Read The 3 Lessons For A Lifetime Of Love (From Someone Who Had It)

ellie and carl

We’ve heard it before, but most of still aren’t taking to heart.

There’s a person I’m always glad to see when I’m in my hometown: my parents’ neighbour, a kind, 80-something old lady who hugs me every time as if she were embracing her own daughter. Recently, I went over for tea and cookies. It felt like one of these movies where the heroine meets an older, wiser woman who will teach her the basics of life and love over tea. So it was during our recent visit.

And now I want to pass along her wisdom to you. While some of this advice may not seem new to you, it’s still a good reminder, yes?

  1. Write More Love Letters: Maria met Guido when they were very young. She really liked him, but he was a player. She’s always been in touch with her own values and decided to be faithful to herself. After his last broken promise, she left him and moved abroad to work in another country and follow her desire to travel. However, he really loved her and found a way to get her address and send her a letter. For over a year they wrote to each other, disclosing their hearts. One day Maria came back to visit her family. Her plan was to leave after a few weeks. But then she met Guido again and within a couple months they were married. She tells me some of the things he used to write to her, some really romantic, some even cheeky—she admits blushing. Then she smiles a bit nostalgically and whispers, “You know, he’s never told me such things anymore after we got married. Talking wasn’t really his thing. But I still read his letters from time to time even though he’s not with me anymore, so I can still feel his presence.”
  2. Speak Up For What You Need: I ask her whether there were things that her marriage was lacking in. Yes, she says, there might have been some. For example, she’s very touchy-feely and her husband was never particularly good at showing affection. She shows me how she often took take her husband’s hand and put it onto her own shoulder. Sometimes, she’d ask him to embrace her. She would have liked him to do it without her having to ask for it, and yet she understood that he simply hadn’t learned to show his affection that way. So she had to kind of teach him how she wanted to receive love and also to learn to understand how he would spontaneously show her his devotion. Sometimes, he’d come home after work with a rose picked from a garden for her. He’d rather show his love through small gestures than with words or touch. And she got it. She understood how he was and learned that she had to ask directly for what she wanted, instead of being upset because he wouldn’t do what she thought he should do.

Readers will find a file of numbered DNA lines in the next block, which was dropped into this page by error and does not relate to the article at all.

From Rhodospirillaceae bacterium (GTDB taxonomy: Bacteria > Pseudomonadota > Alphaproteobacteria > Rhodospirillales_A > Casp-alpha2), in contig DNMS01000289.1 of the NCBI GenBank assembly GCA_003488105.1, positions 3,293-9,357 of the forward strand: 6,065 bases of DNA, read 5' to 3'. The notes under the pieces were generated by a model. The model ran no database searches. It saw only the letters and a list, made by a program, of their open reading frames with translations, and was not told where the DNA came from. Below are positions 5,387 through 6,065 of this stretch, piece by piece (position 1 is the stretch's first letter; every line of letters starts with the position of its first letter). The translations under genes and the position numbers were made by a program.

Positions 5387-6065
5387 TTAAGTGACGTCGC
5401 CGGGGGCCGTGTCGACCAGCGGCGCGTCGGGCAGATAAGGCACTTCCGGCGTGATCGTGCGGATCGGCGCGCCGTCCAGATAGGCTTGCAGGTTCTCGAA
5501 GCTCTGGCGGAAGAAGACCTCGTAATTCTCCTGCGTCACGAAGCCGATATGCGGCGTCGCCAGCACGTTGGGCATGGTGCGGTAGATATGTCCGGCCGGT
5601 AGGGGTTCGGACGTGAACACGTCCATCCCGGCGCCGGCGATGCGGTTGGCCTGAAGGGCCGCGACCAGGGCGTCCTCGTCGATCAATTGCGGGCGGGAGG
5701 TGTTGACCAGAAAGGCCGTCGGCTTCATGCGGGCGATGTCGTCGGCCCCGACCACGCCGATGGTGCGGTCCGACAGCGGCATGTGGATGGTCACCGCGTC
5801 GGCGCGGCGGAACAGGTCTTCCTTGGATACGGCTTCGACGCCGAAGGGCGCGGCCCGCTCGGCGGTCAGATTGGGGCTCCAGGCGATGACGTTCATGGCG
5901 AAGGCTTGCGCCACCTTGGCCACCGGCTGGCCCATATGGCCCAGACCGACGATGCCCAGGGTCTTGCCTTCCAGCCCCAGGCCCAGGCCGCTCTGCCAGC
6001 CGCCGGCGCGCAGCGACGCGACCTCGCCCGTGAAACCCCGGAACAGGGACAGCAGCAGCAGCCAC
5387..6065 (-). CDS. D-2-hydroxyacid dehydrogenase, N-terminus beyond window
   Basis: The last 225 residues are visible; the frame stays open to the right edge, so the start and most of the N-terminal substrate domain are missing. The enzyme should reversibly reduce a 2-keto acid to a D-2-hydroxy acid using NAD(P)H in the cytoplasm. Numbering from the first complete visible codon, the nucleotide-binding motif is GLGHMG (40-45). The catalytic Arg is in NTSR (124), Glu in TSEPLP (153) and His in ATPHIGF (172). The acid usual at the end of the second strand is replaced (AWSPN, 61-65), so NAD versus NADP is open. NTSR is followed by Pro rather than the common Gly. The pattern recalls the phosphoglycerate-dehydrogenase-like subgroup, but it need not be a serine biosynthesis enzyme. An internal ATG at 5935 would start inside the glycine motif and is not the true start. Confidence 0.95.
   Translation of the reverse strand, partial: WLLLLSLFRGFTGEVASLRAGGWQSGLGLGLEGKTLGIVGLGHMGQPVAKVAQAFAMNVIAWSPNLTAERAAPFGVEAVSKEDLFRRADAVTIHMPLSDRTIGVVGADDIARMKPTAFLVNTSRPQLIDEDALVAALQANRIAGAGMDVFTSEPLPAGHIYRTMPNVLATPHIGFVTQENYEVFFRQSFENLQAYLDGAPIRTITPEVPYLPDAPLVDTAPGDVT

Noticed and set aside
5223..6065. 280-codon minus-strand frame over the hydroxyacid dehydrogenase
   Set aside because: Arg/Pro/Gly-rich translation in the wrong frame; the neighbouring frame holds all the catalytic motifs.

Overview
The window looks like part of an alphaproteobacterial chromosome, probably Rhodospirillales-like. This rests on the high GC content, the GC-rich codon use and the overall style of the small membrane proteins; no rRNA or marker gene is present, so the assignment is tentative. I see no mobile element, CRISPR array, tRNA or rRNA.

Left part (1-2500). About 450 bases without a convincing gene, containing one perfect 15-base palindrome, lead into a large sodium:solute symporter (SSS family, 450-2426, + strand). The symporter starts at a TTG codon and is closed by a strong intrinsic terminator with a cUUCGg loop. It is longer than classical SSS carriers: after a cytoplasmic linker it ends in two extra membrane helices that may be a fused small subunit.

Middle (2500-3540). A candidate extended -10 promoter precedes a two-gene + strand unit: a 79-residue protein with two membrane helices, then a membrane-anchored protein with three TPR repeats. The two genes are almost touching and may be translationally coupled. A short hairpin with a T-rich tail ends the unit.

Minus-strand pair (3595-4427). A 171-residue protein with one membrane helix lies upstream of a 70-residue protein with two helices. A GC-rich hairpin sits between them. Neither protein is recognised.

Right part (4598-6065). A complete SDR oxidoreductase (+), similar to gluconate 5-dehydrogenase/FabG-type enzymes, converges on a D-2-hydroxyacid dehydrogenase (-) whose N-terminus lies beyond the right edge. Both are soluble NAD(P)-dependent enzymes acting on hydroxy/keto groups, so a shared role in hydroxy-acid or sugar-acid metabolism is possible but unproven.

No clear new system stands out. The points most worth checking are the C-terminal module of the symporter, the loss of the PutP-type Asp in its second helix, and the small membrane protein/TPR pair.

3. Learn To Be Accepting: “He had so many flaws and I forgot them all,” she says. I see how much she still misses him, 12 years after his death. And at the same time, it’s not a hopeless way of missing him, as if she couldn’t live without him. She’s a very happy woman, surrounded by a loving family and community. She misses her husband in a sweet and graceful way. Stories of the hard times are softened with humor. You sense her profound respect for his role in her life and the deep love for every single thing they’ve shared. Maria tells me again about the other men who courted her when she was a young girl. She says that at some point “you need to accept the other’s flaws and habits, all of them, together with what it is that you appreciate in that person and embrace them 100 percent for who they are. It’s about choosing him among others, knowing there might be someone else who could be better. It’s the choice that makes the difference. We made that choice once and then renewed it day after day, for decades.”

Her eyes shine. Their love is still so alive to her, even though he’s not next to her anymore.

Things have changed a lot these days, but still I think we’re yearning for the same kind of deep connection that Maria and Guido shared for more than 35 years—and still do. Our search for freedom and the perfect partner can become an illusion that leaves us exhausted and disappointed. We are often left with a mixed feeling, stretched between the desire to find a safe haven and be free, scared to make the wrong decision. I believe there’s no right or wrong decision. Mistakes are just ways to learn. And second chances are available, if we dare to ask for them—like Guido did with Maria.

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